When you first connect them, plug them to a power outlet and connect the loudspeaker using the supplied ethernet cable (this is actually an advantage), you have to download the speaker app. You use the app to connect the loudspeaker to the wireless network at home, to adjust settings like the bass and treble, and to play music.
When Wifi is selected as input (you can also use the supplied remote control), you can grant the loudspeaker access to your music library via UPnP. Provided that this is already shared on your wireless network. Otherwise, you must to go to your computer and grant it access to the music on your hard drive.
Alternatively, you can just stream with Bluetooth, which I believe most people choose to do. This is indeed a complex product and it may seem overwhelming the first time you set up such an advanced loudspeaker.

If you are looking for Spotify Connect or Tidal integration, this is not currently available from the LS50 Wireless. You must set this up yourself, or stream via a USB from the laptop, or from a Spotify or Tidal app on your mobile phone.

A little technique
Everything you need is built into the speaker. You do not need to connect anything other than the above mentioned ethernet cable that goes between the speakers. It is a solution KEF has chosen because it is easier to synchronise music between the speakers with a physical connection than with a wireless one.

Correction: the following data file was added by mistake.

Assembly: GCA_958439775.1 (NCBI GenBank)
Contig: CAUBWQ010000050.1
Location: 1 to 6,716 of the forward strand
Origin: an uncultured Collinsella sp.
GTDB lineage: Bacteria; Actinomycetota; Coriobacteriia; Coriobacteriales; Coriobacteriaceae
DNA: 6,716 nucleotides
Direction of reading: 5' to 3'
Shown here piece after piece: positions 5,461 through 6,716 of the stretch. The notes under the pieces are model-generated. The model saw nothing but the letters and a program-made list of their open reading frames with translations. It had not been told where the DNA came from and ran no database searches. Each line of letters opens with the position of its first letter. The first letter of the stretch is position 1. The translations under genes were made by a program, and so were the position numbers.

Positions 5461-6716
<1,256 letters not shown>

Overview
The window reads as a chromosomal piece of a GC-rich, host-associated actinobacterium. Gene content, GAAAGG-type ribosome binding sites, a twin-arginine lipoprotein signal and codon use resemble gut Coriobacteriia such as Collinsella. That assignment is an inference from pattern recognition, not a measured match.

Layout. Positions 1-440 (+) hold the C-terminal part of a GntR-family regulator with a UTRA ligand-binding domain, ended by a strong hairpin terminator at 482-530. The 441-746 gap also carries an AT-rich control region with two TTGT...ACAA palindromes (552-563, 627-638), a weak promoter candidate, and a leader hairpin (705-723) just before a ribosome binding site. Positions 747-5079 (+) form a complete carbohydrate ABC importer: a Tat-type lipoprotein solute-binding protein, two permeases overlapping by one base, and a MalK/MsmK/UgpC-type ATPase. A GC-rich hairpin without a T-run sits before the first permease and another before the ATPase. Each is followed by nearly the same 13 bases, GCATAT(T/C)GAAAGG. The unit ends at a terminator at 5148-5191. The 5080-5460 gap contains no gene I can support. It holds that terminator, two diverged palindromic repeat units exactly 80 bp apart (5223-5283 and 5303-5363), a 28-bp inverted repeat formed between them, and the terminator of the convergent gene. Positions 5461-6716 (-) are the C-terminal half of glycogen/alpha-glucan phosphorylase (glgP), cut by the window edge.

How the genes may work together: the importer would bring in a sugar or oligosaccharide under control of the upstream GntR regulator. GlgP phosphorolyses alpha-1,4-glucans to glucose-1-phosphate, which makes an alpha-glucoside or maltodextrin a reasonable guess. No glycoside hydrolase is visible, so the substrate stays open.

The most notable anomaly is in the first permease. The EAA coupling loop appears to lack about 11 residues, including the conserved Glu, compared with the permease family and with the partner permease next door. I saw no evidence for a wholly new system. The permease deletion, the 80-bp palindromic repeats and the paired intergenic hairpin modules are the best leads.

Each driver, i.e. the two in the coaxial construction, is run by each of its amplifiers. An analogue amplifier at 30 W powers the treble, while a 200 W class D amplifier powers the bass.

They are controlled by a digital processor that divides the signal between the drivers, and continuously corrects time differences, so there is no lag between them.
There is a digital converter for each of the drivers in each speaker. It works with 24-bit word length at 192 kHz, and supports high-resolution music files. In other words, files of higher quality than MP3 files.

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The app lets you access several important parameters which can improve the sound.

Equaliser
The loudspeakers have four settings that are suitable for different positions. They are operated with four buttons on the back, Desk, Stand, Wall and Free Space . They affect the balance of the sound, so you won’t get excessive bass if the loudspeakers are against the wall next to the TV.